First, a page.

Will Muschamp defends D.J. Durkin, criticizes ESPN report on Maryland's 'toxic culture'

Henry Bushnell
South Carolina head coach Will Muschamp was D.J. Durkin’s boss at Florida earlier this decade. (Getty)
South Carolina head coach Will Muschamp was D.J. Durkin’s boss at Florida earlier this decade. (Getty)

South Carolina head coach Will Muschamp defended former assistant D.J. Durkin and criticized ESPN for a “lack of journalistic integrity” in its report on the “toxic coaching culture” under Durkin at Maryland.

Durkin, entering his third season with the Terrapins, has come under scrutiny after offensive lineman Jordan McNair collapsed during a conditioning workout and eventually died. ESPN’s report, released Friday, roughly two months after McNair’s death, detailed horrific and demeaning treatment of players by members of Durkin’s staff.

Muschamp, who employed Durkin as a position coach and defensive coordinator for four years at Florida, questioned the credibility of the report at a news conference on Saturday.

“I know D.J. Durkin,” Muschamp said. “He is an outstanding football coach. He’s also an outstanding husband and a father, and he treats people with respect.”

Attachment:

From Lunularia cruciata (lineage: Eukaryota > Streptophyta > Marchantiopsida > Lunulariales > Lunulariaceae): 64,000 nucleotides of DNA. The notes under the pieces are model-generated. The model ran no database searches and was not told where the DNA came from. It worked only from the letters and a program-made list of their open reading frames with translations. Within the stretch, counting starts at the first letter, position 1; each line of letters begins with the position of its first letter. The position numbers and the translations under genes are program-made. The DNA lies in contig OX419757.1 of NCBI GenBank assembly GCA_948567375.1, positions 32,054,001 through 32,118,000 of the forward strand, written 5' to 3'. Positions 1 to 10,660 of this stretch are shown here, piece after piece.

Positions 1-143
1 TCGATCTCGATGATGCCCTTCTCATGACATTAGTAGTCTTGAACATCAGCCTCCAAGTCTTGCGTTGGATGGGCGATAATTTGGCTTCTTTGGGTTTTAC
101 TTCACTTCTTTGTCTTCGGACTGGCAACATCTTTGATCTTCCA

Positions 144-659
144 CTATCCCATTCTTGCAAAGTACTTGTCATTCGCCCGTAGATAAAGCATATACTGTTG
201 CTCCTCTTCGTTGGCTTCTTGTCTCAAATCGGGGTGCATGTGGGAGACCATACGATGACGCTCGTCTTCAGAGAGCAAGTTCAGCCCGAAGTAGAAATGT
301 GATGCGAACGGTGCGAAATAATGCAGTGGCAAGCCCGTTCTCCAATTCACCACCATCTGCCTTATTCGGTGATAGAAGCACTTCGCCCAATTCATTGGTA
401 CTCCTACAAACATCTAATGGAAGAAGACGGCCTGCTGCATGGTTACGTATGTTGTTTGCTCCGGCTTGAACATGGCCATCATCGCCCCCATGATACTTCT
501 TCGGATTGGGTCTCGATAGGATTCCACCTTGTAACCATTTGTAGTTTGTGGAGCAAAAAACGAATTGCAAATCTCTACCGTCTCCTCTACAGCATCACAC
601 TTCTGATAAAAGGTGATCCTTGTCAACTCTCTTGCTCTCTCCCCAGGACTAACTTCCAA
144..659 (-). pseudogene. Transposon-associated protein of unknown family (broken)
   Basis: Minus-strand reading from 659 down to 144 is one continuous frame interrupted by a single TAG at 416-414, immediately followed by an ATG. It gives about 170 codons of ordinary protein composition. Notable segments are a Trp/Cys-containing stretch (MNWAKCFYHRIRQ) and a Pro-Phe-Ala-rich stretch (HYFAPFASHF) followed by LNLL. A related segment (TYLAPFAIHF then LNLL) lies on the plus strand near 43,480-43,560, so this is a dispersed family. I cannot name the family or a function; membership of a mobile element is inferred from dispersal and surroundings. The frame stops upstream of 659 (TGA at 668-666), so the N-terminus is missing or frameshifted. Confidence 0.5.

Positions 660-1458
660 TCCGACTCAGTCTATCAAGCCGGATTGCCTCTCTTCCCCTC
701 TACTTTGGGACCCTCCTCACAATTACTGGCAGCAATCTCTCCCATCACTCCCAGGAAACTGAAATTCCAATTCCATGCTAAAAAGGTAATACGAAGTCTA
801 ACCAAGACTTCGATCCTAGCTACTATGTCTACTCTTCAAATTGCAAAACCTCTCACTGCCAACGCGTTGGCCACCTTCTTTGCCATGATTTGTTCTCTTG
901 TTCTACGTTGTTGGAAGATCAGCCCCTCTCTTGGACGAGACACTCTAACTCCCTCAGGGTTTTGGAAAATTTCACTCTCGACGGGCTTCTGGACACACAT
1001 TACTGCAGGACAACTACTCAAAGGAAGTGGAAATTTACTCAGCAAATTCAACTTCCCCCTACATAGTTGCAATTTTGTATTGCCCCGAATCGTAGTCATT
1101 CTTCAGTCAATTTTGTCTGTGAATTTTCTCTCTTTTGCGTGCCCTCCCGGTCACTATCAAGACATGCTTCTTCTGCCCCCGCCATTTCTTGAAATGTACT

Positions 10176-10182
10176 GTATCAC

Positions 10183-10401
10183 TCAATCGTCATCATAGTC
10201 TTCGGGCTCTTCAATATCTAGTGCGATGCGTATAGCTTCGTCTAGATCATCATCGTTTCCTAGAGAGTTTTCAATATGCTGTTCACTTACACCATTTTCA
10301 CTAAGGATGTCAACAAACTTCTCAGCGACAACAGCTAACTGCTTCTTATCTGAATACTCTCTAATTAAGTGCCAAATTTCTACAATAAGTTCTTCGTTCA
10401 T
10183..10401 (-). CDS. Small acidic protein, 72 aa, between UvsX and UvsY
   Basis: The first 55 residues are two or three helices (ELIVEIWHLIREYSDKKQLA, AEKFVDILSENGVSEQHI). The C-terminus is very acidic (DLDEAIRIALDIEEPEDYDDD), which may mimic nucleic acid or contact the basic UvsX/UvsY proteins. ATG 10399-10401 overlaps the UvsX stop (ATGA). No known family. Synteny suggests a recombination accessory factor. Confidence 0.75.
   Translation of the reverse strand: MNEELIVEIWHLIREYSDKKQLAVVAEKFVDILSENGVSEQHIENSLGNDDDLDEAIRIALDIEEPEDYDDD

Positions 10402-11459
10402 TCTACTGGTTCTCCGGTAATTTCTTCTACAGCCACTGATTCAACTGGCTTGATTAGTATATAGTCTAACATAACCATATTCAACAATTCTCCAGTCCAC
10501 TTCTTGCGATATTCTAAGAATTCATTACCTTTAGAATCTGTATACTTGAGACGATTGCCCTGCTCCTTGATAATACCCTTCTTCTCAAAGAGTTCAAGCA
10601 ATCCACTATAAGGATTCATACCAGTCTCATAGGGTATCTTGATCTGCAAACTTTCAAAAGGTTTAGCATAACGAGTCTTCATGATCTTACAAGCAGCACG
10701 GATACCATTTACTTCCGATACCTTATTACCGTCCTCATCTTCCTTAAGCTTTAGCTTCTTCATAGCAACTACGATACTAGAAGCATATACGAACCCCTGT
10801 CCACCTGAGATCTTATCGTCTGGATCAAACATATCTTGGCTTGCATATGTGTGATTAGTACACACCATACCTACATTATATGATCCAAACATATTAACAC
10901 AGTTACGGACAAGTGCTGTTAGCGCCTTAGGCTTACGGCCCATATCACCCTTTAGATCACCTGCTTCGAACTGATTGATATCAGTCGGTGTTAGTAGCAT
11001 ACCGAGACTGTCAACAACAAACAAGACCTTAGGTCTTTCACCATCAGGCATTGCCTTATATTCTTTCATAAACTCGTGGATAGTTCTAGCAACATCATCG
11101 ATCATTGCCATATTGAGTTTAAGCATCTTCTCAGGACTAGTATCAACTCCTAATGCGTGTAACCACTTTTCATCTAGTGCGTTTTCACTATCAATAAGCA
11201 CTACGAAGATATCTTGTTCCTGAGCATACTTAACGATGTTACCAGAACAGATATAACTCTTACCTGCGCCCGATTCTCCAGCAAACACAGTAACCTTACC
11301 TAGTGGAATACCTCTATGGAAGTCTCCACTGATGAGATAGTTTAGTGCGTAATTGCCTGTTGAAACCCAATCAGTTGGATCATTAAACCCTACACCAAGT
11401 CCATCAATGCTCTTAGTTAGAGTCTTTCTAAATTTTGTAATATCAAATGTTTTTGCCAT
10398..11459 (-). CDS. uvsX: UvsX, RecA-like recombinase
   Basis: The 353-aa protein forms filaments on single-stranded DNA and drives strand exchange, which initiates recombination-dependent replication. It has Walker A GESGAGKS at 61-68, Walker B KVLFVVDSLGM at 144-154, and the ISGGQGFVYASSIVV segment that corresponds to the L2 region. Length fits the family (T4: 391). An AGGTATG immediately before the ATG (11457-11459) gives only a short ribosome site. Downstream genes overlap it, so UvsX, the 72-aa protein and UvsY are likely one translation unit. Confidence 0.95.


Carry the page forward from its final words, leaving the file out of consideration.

Muschamp went on to lash out at ESPN, emphasizing the word alleged and then saying: “There’s no credibility in anonymous sources. If that former staffer had any guts, why didn’t he put his name on that? I think that’s gutless.”

Muschamp was likely referring to allegations in the ESPN story such as this one:

A former staff member recalled a time when one player was in a team meeting with food on a plate because he was rushing from a meal to get to the meeting, and [strength and conditioning coach Rick] Court smacked the plate of food out of the player’s hands, yelling at him.

And quotes such as this one:

A former Maryland staff member said: “I would never, ever, ever allow my child to be coached there.”

Muschamp also addressed allegations from anonymous players, questioning their veracity and the players’ motives. “In any business, in any company, in any football team, especially right here in August, you can find a disgruntled player that’s probably not playing,” he said. “So I think it’s a lack of journalistic integrity to print things with anonymous sources.”

Of course, there are reasons sources are granted anonymity. Namely, because they fear retribution and are unwilling to expose wrongdoing without anonymity. ESPN likely did extensive fact-checking to ensure the allegations weren’t fabricated. Muschamp, on the other hand, is likely just sticking up for a friend, and attacking the reporting because he doesn’t like what was reported, not because there are actually reasons to believe it’s untrue.

Muschamp said he talked to Durkin Saturday morning, and concluded his answer with another defense of his pal.

“I know D.J. Durkin personally,” he said. “I know what kind of man he is, I know what kind of person he is. … And I don’t think it’s right.”

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